On March 1st, the UK government has officially taken over the railway services on Northern network, a move seen as a “new era for rail in the North”.
“Today marks the beginning of rebuilding of trust in these services, and voices from the region will be essential as we work together to understand and deliver the improvements passengers need. Our aim is to give the North of England more powers over their railways, restoring the confidence of passengers and delivering a network they can truly rely on,” Transport Secretary Grant Shapps said.
The decision follows the commuter chaos since new timetables were introduced in May 2018. Northern franchise was previously operated by Arriva Rail North.
As the government is committed to ‘rebuild passenger confidence and put their priorities first’, the government operator, Northern Trains Limited, has launched a new panel to provide ongoing advice on how services will be run.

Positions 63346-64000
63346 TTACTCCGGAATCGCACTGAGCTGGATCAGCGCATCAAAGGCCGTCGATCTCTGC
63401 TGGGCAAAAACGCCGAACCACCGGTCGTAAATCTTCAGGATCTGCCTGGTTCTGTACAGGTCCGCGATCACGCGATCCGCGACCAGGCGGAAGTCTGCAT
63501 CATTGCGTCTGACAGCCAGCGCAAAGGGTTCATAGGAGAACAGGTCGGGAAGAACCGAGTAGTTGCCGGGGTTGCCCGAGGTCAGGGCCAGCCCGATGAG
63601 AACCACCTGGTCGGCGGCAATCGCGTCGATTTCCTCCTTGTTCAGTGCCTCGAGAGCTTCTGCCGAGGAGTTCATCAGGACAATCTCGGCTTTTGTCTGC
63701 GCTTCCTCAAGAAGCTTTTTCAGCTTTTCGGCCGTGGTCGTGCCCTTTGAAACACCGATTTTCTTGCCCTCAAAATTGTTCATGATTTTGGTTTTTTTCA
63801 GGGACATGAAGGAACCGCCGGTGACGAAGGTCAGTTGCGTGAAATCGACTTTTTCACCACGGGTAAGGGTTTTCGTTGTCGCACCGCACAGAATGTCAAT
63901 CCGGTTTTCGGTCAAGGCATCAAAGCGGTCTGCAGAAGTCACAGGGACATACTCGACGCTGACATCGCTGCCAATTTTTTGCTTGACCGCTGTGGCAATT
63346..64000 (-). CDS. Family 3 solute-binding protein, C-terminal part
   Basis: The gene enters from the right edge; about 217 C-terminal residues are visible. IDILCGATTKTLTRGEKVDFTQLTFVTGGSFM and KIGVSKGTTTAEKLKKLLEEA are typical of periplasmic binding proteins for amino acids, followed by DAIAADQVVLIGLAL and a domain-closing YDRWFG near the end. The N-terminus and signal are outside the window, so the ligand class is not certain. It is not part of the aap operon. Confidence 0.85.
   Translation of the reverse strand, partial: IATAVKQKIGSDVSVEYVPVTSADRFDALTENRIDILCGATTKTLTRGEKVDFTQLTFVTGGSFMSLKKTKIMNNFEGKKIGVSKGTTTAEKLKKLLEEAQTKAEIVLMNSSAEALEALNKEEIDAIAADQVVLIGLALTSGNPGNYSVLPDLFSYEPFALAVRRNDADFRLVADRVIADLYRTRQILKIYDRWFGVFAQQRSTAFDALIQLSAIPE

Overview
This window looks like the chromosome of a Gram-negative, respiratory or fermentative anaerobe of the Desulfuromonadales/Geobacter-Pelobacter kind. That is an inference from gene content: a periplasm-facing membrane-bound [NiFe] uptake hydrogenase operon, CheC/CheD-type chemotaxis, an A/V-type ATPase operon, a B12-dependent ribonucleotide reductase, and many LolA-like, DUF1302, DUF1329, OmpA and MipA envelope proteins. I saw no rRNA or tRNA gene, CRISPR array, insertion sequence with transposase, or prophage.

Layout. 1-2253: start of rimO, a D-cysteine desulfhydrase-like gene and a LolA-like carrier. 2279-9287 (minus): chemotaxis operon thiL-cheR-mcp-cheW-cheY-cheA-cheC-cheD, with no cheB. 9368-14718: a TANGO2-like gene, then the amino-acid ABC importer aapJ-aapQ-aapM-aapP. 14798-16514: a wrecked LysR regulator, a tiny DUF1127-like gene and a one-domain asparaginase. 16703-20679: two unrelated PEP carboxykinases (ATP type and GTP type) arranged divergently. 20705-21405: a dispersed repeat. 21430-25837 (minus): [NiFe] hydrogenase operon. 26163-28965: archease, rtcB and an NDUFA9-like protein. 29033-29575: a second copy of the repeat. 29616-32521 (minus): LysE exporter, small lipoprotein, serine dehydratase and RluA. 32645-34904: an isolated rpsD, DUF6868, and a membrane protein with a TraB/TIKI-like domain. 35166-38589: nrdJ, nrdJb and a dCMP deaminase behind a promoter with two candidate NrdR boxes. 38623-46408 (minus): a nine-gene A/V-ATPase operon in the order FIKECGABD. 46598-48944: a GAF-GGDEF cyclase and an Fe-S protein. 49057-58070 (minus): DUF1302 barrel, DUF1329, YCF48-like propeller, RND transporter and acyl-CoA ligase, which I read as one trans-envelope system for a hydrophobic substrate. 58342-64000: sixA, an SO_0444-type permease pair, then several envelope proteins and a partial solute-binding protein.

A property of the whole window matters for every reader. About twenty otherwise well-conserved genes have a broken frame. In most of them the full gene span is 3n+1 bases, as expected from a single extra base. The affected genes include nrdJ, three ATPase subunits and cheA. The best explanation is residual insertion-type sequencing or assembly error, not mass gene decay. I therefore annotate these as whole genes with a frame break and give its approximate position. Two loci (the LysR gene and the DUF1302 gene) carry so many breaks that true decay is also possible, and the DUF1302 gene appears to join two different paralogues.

“The panel announced today will play a crucial strategic role as we look to transform services across Northern’s network, putting the needs of passengers first. By collaborating with local leaders, we’re taking a step towards reconnecting the railways with the people of the North. We need to improve performance and also provide passengers and their elected representatives with the confidence that their concerns are being addressed,” Chairman of the government’s operator, Richard George said.
The government has announced that overcrowding on Northern’s network will be a priority focus for improvement, with new technology being trialled to identify crowding pinch points. Work is underway to extend platforms at 30 stations across the network to allow for longer trains and improve journeys for passengers.
The capacity will be further boosted with the roll-out of more electric trains across the network next year, in addition to the extra capacity already being delivered by the new fleet.
Within the 100 days, the operator will deliver a new vision for the North’s railways, consulting with passengers and leaders across the North.